How to speed up your Mac for free!

MacBookWe all know the feeling of a new computer… everything is super quick, and there are no bugs or problems to be found. Even if you have a Mac though, which are by reputation more durable than a PC’s (if only for their relative sparse nature on the internet), you often still find that a year later, that feeling is usually gone, only to be replaced by an entirely different one. This one is often frustration and confusion. How and why did this premium computer I bought get so slow, and how do I fix it? Plenty of services will do it for you for $50 or more, but why pay someone else to do things you can easily do yourself?


One of the biggest things that can bog down someone’s machine without them even realizing is applications that run on startup.

The first thing to do is to make sure you’re not hogging system resources with unused applications. Open System Preferences (hit “Command + Space” and type “System Preferences”, then hit Enter) and go to Users & Groups in OSX Lion or Accounts in a later OSX. Choose your Login Items on the right (Lion), and hit the Login Items tab at the top. Check the list of apps, and be honest with yourself about how much you use them. I always say, if I don’t use something once a day or more, then it doesn’t deserve to be in the startup list. If there is something on this list that you don’t use often, highlight it and click the minus sign at the bottom to remove it.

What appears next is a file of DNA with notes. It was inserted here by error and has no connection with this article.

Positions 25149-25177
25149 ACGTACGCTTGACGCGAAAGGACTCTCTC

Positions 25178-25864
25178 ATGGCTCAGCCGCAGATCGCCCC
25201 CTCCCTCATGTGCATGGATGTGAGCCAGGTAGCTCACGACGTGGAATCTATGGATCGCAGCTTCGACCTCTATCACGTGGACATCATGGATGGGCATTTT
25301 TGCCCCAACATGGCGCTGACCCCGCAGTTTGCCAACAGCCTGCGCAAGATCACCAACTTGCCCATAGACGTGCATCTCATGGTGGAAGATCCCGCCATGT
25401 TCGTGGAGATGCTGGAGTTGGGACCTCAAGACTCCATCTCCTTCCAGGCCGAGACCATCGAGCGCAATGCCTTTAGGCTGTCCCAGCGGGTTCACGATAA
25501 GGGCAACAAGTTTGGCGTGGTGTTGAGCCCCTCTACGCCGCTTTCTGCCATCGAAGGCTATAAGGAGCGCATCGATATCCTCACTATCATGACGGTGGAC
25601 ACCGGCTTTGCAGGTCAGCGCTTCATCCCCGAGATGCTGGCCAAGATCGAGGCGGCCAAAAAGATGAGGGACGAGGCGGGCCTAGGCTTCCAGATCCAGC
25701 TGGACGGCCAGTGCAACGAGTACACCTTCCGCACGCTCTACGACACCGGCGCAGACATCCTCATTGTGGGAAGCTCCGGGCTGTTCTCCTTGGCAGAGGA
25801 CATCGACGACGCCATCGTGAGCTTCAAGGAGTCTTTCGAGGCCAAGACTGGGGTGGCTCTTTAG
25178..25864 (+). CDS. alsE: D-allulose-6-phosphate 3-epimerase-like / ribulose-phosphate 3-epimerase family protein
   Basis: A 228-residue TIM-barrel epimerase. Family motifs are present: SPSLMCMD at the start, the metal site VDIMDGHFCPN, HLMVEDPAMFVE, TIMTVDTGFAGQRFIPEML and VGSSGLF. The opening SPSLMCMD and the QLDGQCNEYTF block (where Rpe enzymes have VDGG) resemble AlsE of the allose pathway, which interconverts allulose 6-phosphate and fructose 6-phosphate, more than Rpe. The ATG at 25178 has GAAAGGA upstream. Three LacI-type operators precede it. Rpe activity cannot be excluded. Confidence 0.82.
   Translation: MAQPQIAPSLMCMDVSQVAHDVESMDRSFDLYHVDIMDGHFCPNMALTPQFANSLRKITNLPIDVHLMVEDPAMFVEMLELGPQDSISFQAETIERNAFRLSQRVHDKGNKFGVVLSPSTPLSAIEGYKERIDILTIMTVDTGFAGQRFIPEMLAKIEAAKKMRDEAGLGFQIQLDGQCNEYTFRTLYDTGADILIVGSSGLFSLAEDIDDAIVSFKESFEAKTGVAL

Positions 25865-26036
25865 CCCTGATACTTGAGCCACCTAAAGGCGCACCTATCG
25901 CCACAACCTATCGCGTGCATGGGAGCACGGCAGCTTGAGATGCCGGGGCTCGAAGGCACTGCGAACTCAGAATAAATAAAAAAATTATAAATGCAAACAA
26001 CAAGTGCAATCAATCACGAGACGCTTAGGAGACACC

The next step is to look up in your Menu bar for things you don’t use. Again, be honest! If you haven’t clicked the icon in a week or so, you probably only need it running when you want to use it, rather than all the time. If there’s something up there that you don’t even know what it is, get rid of it! Quit the application! (You may even want to remove it completely, but we’ll get in to that later!)

The last step is to press Command + Space for the spotlight, but this time type in Activity Monitor and hit Enter. This will bring up a list all the processes currently running on your computer. Look for anything that you can identify and that you don’t use, and quit it.

Activity Monitor


Don’t quit the Activity Monitor yet though! The last thing you want to check is the Dashboard. Even though its a built in part of OS X, it can be a serious memory hog. Dashboard runs with the Dock, but only once you start it up on purpose. The problem is that there is no way to quit it except by doing it manually. In your Activity Monitor, select Dock and hit Quit Process then Force Quit. This will restart your Dock, and shut your Dashboard off until you call it up again, possibly saving you a ton of memory if you’ve got a lot of Widgets running.